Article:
Every deal and and business decision we make relies on trust; without trust, we can’t rely on others to keep their side of the bargain, and so trust lies right at the heart of all business practices.
Trust is a very human trait. Outside of Homo Sapiens, other animals find it very difficult to ‘trust’ other members of their species outside of their family structure. This is due to two assets of the mind that are unique to humans: theory of mind and empathy, one resulting from the other.
Theory of mind is the ability to place oneself ‘inside’ the mind of another so that we might predict their behaviour based on what we know about them and what knowledge they posses. Empathy is the ability to understand the emotional state of another person based on personal experience in a similar situation. These two traits are unique to humans and have allowed us to elevate ourselves above all other animals due to our incredibly complex and effective social structures that, at their foundation, are built on trust.
Oxytocin is the key hormone involved in trusting relationships. Oxytocin arises when your brain feels it’s making a strong connection with another person, such as when we co-operate well on a team project. It lowers feelings of social anxiety and motivates us to co-operate with others by regulating the brain’s supply of dopamine. The more oxytocin your brain produces, the more empathetic you feel, and the more trusting you become. A good workplace will try to foster this kind of behaviour by encouraging teamwork and the sharing of ideas. Equally, by treating customers and clients as collaborators, rather than dollar signs, you will build a more trusting and natural business relationship that is more likely to lead to mutual success.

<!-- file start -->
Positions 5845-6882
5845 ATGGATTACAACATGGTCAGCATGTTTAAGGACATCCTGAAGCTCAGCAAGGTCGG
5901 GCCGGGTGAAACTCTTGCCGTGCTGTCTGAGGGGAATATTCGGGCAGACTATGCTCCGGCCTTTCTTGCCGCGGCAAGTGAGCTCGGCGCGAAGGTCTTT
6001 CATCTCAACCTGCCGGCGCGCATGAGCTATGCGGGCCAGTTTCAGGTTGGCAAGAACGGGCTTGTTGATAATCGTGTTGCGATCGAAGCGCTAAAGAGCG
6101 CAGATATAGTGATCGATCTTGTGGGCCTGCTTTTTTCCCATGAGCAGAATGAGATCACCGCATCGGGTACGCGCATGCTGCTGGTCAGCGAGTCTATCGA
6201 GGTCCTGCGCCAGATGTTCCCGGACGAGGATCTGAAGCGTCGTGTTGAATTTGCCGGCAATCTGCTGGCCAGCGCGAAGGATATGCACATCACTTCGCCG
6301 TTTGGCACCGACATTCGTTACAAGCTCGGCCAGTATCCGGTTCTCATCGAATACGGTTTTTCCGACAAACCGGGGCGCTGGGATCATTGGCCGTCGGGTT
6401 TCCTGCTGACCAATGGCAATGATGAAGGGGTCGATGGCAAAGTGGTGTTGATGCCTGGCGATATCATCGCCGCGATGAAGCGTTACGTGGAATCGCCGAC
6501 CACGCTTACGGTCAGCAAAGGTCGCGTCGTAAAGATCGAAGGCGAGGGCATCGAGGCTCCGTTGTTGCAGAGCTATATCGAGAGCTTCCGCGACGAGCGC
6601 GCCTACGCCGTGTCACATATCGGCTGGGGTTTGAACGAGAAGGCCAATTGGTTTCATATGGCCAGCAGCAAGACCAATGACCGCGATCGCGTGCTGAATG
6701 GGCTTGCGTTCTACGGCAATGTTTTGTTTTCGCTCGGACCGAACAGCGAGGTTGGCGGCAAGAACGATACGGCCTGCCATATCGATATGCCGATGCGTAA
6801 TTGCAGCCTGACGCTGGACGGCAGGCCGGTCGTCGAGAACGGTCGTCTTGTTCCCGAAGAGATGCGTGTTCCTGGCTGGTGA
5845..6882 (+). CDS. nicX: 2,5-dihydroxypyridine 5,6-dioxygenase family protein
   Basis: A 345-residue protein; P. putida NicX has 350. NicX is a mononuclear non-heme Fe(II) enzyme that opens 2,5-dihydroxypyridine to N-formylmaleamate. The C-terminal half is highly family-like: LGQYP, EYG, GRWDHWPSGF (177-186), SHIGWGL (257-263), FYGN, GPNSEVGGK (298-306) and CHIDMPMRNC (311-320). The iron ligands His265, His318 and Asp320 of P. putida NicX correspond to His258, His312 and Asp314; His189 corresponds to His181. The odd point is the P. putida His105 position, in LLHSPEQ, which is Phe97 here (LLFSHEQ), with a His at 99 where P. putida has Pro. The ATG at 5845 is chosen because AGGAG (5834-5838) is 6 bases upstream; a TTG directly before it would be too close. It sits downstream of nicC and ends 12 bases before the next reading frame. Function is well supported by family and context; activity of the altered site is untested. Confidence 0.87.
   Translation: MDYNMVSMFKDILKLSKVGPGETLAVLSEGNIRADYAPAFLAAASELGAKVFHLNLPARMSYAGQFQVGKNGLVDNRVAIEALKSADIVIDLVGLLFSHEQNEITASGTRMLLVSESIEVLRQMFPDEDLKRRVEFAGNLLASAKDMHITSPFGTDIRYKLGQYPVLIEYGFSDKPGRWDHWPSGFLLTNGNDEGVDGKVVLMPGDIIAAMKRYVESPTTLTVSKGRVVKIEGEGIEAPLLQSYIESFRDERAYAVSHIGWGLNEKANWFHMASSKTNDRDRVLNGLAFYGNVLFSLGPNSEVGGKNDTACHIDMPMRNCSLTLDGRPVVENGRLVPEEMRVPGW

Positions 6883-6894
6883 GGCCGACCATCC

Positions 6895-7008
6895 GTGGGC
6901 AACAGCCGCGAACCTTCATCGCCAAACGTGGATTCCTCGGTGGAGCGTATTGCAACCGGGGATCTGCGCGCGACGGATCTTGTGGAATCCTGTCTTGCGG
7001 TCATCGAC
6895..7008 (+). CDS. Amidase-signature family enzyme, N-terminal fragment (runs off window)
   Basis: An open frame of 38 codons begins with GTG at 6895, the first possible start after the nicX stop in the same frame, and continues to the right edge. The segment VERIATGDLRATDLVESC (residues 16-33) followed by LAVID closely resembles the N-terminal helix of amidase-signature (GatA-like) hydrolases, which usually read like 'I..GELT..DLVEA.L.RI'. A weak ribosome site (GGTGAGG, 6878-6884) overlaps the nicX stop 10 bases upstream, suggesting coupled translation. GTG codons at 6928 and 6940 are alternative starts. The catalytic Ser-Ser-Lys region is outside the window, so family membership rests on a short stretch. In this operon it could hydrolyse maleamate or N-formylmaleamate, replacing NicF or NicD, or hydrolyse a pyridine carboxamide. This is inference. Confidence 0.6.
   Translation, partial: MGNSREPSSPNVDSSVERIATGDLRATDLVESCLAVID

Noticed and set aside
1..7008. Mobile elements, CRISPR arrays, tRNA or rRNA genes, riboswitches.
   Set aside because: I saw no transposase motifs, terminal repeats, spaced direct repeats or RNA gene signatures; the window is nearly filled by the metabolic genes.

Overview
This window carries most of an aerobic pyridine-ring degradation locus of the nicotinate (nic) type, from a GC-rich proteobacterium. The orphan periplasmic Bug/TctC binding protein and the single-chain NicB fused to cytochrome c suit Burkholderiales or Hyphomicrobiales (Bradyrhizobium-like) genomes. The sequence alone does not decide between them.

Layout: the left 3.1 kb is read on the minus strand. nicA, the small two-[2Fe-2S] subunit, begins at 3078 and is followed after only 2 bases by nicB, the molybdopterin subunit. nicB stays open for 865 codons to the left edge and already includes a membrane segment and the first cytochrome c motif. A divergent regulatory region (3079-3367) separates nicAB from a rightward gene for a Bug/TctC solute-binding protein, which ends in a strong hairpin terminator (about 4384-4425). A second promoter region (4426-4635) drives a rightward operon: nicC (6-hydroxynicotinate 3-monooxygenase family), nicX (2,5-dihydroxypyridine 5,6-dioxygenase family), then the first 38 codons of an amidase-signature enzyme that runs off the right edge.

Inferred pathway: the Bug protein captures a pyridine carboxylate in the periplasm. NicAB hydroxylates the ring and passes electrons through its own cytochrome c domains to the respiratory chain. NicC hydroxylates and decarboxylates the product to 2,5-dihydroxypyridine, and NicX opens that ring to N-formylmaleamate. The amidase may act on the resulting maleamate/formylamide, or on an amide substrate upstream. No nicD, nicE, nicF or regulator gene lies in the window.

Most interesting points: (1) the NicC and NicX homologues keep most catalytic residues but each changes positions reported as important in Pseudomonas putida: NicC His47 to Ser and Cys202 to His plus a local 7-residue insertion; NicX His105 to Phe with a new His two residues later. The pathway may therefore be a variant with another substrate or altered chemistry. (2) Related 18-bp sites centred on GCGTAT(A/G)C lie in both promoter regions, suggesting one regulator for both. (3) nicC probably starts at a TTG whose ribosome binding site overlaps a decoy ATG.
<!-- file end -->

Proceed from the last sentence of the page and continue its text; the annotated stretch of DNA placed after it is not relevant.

Oxytocin levels and, consequently, trust, are noticeably lowered by fear and the perceived threat of social embarrassment. If a manager rules as a tyrant over their staff, their team will not trust them, similar to how a business that doesn’t treat its customers with any respect will quickly lose them. When one is in a position of power, testosterone floods the body, which can lead to brash decision making and, in extreme cases, a disregard for the feelings of others. Keeping a close eye on how hierarchies present themselves in the workplace can be key to a trusting staff and customer base.
All of our deals rely on trust. Every failed deal can usually be put down to a lack of trust between those parties involved, whether that’s a buyer not trusting a future sales pipeline, a funder not trusting the management team, or a vendor not trusting the buyer.
Our key role in preparing a business for sale is to look at how we can enable trust to build between all parties through proper preparation, honest feedback and open lines of communication. Be wary of the effects of hormones in the workplace, how they are regulated might just be the difference between a successful deal and a failed one.
Trust is an essential ingredient for effective leadership and teamwork, great customer service, and achieving satisfaction from one’s work. The payoff goes to both the top and bottom lines